The primary effect of severe stress on a corn plant (drought, heat, nutrient deficiency, leaf diseases, insect damage, hail damage, consecutive days of cloudy weather) is a reduction in photosynthetic rates. If photosynthetic capacity decreases significantly during grain fill, plants often respond by remobilizing stored carbohydrates from stalk and leaf tissues to supply the intense physiological demand by the developing grain on the ears. In addition to physically weakening the stalk of plants, remobilization of stored carbohydrates and/or the consequent lower cellular maintenance of root and stalk tissues increases the susceptibility of the plant to root and stalk rots.
Reports have already begun to trickle in from several areas of Indiana about weak plants with varying degrees of root and stalk rot development. Growers should monitor stressed fields the remainder of this month and into early September for compromised stalk strength or the development of severe stalk rots and adjust their harvest schedules accordingly to harvest these fields early in the season before that one big storm brings the crop to its knees.
Shaner, G. and D. Scott. 1998. Stalk Rots of Corn. Purdue Univ. Extension Publication BP-59. Available online at www.ces.purdue.edu/extmedia/BP/BP-59.pm65.pdf (URL verified 8/23/05).
Vincelli, Paul. 2004. Factors That Could Enhance Stalk Rots in Corn. Kentucky Pest News (Aug 2). Univ. of Kentucky. Available online at www.uky.edu/Agriculture/kpn/kpn_04/pn040802.htm#corrot (URL verified 8/23/05).
For other Corny News Network articles, browse through the CNN Archives at www.kingcorn.org/news/archive.html. For other information about corn, take a look at the Corn Growers’ Guidebook at www.kingcorn.org.
Attending the Farm Science Review is an old tradition in Ohio. This year we want to encourage you to attend the Farm Science Review to do more than just see large equipment and talk with seed sales representatives. Ohio State University in cooperation with Purdue University will be presenting a Certified Crop Adviser program at the Review, to include crop updates from the growing season and hands on participation in evaluating applied treatments. We will have a very good update on Asian soybean rust from two state authorities. And with the price of nitrogen fertilizer increasing and the concern for water quality, we will also be able to discuss management practices to better manage this important crop input.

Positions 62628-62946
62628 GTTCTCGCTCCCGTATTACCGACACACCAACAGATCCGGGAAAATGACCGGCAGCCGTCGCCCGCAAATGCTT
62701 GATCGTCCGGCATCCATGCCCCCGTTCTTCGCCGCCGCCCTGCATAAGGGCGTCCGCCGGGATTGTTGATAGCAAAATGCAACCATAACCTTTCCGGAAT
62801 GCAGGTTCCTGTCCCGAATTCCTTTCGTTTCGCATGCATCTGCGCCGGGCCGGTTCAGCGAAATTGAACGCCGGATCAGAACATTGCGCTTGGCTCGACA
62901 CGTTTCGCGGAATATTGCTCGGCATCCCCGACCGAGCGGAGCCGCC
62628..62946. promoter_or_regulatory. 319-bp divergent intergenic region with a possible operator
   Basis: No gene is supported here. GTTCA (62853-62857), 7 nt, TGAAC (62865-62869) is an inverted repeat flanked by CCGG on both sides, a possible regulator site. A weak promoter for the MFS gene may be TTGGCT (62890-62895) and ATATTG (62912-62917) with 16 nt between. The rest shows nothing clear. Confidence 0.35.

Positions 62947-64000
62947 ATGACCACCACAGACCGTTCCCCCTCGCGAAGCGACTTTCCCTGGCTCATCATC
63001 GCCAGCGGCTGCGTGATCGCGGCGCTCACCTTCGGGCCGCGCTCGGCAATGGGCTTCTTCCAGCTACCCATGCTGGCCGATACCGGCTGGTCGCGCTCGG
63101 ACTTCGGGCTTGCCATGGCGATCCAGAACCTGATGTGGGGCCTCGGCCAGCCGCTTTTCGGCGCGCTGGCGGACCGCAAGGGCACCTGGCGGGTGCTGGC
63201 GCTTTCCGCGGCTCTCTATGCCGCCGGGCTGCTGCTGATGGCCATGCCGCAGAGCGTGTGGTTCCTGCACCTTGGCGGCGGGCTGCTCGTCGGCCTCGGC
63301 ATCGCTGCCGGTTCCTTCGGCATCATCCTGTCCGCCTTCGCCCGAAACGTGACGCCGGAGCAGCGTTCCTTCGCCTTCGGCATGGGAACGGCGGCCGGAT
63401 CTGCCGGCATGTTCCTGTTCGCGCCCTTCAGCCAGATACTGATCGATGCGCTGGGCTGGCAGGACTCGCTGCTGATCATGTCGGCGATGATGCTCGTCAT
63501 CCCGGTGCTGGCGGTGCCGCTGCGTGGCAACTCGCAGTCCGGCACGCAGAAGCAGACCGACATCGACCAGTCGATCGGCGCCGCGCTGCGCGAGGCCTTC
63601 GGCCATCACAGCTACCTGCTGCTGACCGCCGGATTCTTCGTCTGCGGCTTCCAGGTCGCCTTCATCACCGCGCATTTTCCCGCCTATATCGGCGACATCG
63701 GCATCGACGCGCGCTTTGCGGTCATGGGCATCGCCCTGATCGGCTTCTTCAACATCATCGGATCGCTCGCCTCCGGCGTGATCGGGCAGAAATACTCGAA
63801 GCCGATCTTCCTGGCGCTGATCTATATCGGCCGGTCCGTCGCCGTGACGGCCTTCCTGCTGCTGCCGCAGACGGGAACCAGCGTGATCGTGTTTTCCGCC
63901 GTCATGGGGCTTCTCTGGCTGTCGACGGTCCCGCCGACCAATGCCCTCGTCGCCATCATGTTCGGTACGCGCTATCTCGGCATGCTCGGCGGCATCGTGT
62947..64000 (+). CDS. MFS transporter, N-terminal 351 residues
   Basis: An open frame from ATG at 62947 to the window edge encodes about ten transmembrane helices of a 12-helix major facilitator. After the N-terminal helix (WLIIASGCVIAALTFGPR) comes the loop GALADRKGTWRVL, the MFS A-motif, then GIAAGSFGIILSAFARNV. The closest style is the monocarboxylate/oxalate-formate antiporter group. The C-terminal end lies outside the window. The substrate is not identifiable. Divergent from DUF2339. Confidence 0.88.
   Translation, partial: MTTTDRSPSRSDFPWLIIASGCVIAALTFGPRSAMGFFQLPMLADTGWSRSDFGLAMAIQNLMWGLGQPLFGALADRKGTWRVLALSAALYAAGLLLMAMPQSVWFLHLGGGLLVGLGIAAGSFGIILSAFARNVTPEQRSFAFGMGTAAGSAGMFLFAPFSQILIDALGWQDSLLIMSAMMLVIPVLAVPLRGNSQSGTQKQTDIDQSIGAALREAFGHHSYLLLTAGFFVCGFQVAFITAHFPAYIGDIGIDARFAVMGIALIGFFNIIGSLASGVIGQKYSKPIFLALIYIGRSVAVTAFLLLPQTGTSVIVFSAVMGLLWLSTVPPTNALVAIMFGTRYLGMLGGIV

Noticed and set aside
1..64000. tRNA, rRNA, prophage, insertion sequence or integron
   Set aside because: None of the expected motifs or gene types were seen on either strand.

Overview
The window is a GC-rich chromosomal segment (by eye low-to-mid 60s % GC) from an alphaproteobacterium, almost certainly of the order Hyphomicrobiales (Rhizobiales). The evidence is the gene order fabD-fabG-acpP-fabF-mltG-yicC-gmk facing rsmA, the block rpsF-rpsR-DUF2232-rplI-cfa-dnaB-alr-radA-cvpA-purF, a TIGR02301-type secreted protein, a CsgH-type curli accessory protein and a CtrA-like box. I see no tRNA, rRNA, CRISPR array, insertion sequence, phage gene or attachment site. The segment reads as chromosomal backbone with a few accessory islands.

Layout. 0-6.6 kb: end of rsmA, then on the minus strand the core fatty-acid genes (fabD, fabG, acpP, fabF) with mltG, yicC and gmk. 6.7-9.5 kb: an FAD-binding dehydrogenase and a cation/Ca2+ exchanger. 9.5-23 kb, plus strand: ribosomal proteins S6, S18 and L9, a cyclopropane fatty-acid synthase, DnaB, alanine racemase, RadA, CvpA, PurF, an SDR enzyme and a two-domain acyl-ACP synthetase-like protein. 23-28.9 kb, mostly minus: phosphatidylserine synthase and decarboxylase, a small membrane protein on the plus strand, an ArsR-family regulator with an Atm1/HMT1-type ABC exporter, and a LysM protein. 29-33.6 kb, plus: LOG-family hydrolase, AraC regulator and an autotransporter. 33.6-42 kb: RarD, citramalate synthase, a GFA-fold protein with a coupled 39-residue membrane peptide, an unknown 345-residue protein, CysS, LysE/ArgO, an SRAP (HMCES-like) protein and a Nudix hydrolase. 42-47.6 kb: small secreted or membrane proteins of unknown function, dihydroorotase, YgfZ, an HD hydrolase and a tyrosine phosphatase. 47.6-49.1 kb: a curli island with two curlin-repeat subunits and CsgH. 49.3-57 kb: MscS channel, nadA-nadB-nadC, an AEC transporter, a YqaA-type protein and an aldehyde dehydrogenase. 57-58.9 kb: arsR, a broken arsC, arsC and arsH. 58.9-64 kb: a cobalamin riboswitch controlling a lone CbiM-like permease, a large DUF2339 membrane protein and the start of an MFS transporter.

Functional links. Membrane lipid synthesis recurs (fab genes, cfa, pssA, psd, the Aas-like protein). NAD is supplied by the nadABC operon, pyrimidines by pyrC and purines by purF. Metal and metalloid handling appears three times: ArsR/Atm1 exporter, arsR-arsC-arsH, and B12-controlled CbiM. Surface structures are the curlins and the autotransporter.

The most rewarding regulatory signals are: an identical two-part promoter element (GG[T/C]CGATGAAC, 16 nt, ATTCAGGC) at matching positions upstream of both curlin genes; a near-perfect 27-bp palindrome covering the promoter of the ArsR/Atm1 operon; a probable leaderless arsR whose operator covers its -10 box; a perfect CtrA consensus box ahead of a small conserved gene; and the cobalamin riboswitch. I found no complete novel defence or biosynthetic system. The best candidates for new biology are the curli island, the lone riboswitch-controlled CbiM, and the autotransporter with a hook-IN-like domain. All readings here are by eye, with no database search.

Soybean Rust: Indiana & Ohio Respond and A Review of 2005
- Anne Dorrance, OSU Plant Pathologist
- Greg Shaner, Purdue Plant Pathologist
Nutrient Management: Efficiency and Water Quality
- Robert Mullen, OSU Soil Fertility Specialist
- Nathan Watermeier, OSU Extension Technology Lead
Manure Application: Water Quality, Needs and Efficiency
- Brad Joern, Purdue Agronomist
- Jon Rausch, OSU Ag Engineering
Diagnosing Kernel Set & Grain Fill Problems in Corn
- Peter Thomison, OSU Corn Specialist
- Bob Nielsen, Purdue Corn Specialist
We are planning a program to start at 8AM on Wednesday of the Farm Science Review, September 21st, and end at noon with a lunch. Wednesday is the big day for attendance so we thought providing a lunch would help you with planning your activities for the rest of the day at the Review. During lunch you will have time for interaction with other CCAs and time to ask questions of the state specialists. After lunch you can spend the rest of the day making those important visits to the field demonstrations or talking with on-site exhibitors.
For the CCA continuing education credits, meal, a parking pass, a ticket to the Farm Science Review and access to some of Indiana and Ohio’s best state specialists, we will charge $70. Registration is limited to 120, please register by September 7th. To register click on “CCA College” at the OSU Extension Agronomic Crops Team Website - http://agcrops.osu.edu/, on the Purdue Diagnostic website - www.agry.purdue.edu/DTC/ or by calling (419) 466-4145 (T&M Registration Services).